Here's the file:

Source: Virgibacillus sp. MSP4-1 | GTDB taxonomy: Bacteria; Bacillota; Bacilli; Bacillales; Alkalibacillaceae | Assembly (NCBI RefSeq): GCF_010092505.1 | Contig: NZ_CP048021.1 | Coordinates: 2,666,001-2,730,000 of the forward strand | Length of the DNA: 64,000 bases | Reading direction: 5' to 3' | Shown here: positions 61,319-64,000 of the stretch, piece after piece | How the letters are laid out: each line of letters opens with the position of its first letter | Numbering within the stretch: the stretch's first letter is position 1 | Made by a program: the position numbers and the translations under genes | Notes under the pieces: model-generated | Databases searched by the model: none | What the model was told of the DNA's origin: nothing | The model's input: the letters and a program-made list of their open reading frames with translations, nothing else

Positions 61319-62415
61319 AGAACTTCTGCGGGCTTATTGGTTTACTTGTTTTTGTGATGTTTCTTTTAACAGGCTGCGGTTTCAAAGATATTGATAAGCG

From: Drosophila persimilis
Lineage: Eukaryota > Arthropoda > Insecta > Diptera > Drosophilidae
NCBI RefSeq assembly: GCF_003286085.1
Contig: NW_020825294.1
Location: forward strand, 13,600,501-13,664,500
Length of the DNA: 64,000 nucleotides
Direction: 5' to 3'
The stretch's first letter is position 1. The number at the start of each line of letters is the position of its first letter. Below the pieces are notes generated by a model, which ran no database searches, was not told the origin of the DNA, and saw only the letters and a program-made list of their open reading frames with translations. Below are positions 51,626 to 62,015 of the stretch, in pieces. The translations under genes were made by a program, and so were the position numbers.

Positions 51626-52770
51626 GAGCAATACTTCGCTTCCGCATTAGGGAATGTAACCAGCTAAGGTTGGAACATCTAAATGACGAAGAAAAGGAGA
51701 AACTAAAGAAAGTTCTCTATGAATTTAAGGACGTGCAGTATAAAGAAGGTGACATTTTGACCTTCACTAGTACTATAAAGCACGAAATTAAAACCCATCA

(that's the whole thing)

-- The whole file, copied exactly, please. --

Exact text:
Source: Virgibacillus sp. MSP4-1 | GTDB taxonomy: Bacteria; Bacillota; Bacilli; Bacillales; Alkalibacillaceae | Assembly (NCBI RefSeq): GCF_010092505.1 | Contig: NZ_CP048021.1 | Coordinates: 2,666,001-2,730,000 of the forward strand | Length of the DNA: 64,000 bases | Reading direction: 5' to 3' | Shown here: positions 61,319-64,000 of the stretch, piece after piece | How the letters are laid out: each line of letters opens with the position of its first letter | Numbering within the stretch: the stretch's first letter is position 1 | Made by a program: the position numbers and the translations under genes | Notes under the pieces: model-generated | Databases searched by the model: none | What the model was told of the DNA's origin: nothing | The model's input: the letters and a program-made list of their open reading frames with translations, nothing else

Positions 61319-62415
61319 AGAACTTCTGCGGGCTTATTGGTTTACTTGTTTTTGTGATGTTTCTTTTAACAGGCTGCGGTTTCAAAGATATTGATAAGCG

From: Drosophila persimilis
Lineage: Eukaryota > Arthropoda > Insecta > Diptera > Drosophilidae
NCBI RefSeq assembly: GCF_003286085.1
Contig: NW_020825294.1
Location: forward strand, 13,600,501-13,664,500
Length of the DNA: 64,000 nucleotides
Direction: 5' to 3'
The stretch's first letter is position 1. The number at the start of each line of letters is the position of its first letter. Below the pieces are notes generated by a model, which ran no database searches, was not told the origin of the DNA, and saw only the letters and a program-made list of their open reading frames with translations. Below are positions 51,626 to 62,015 of the stretch, in pieces. The translations under genes were made by a program, and so were the position numbers.

Positions 51626-52770
51626 GAGCAATACTTCGCTTCCGCATTAGGGAATGTAACCAGCTAAGGTTGGAACATCTAAATGACGAAGAAAAGGAGA
51701 AACTAAAGAAAGTTCTCTATGAATTTAAGGACGTGCAGTATAAAGAAGGTGACATTTTGACCTTCACTAGTACTATAAAGCACGAAATTAAAACCCATCA